P0400 Nissan Altima Exhaust Gas Recirculation Flow Malfunction
Owners of 1999 Nissan Altima 2.4L and 2000 Nissan Frontier 2.4L vehicle may encounter a P0400 Nissan Altima with a check engine light. Owners may also notice an engine stall at idle when the vehicle is warm. Before you start replacing parts, learn how the system works and test each component according to this procedure.
Start by checking the rubber hose that goes to the bottom of the EGR back pressure transducer. The transducer measures the amount of “backpressure” in the exhaust system to determine if the EGR valve is operating properly. Because exhaust gas is so hot, it can sometimes burn the hose. A burned hose will cause improper EGR operation. If you find any cracks, holes, or burn marks, replace the hose.
Next, tee in a vacuum gauge to the EGR valve vacuum supply and drive the vehicle until warm. Monitor the gauge to make sure the EGR valve is receiving vacuum. It should be between 2 to 4-in. to be within range. If it is, then move to the next step. If not, refer to the EGR vacuum solenoid check below.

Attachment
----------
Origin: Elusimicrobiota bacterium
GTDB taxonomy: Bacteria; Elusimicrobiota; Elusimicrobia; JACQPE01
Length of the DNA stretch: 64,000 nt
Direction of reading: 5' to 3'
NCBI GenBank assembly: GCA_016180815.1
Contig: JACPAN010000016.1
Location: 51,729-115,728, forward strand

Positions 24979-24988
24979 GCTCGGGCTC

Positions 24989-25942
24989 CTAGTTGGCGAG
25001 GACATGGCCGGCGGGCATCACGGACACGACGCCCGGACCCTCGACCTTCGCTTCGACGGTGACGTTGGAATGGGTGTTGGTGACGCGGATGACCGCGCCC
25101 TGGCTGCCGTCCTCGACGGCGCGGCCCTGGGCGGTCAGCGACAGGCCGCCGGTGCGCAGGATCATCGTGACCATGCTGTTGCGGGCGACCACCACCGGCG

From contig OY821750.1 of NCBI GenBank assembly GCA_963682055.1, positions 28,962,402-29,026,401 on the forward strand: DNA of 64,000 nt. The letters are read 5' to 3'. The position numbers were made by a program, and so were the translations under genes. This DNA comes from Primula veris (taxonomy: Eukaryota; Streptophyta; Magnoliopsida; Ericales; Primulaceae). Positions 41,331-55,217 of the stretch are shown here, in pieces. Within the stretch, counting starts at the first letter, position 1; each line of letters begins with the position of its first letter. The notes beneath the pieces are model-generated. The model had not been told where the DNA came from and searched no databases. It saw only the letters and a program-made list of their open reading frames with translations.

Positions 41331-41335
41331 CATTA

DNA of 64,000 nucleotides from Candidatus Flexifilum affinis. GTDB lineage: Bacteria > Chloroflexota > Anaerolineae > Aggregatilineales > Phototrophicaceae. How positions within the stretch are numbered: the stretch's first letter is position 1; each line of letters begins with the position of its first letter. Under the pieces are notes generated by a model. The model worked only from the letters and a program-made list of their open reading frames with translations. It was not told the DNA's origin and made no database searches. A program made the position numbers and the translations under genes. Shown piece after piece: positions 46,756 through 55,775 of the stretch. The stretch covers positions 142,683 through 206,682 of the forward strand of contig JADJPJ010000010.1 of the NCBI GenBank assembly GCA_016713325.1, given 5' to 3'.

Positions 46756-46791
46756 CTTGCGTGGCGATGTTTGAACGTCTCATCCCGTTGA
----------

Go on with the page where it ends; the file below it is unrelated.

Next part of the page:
If you have vacuum, then connect a voltmeter to the blue/yellow wire on the EGR temp sensor. Drive the vehicle (with the vacuum gauge still attached) and look for sensor voltage drops to less than 1v. That indicates proper EGR operation. The sensor checks for a temp increase once the EGR opens and exhaust flows. If the sensor voltage drops, then you’re getting EGR flow. If the sensor doesn’t see hot gas, the PCM will set the trouble code.
If you’re not getting vacuum at the EGR valve, check the hoses running between the EGR valve and the EGR solenoid, and the solenoid and the intake manifold. The EGR solenoid receives grounding “pulses” from the PCM. The duration of the pulses determines how long the solenoid remains open, allowing vacuum to flow to the EGR valve. That’s how most car makers regulate the opening and closing of vacuum operated EGR valves.
Get a new exhaust gas temperature sensor here:
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© 2012 Rick MuscoplatPosted on by Rick Muscoplat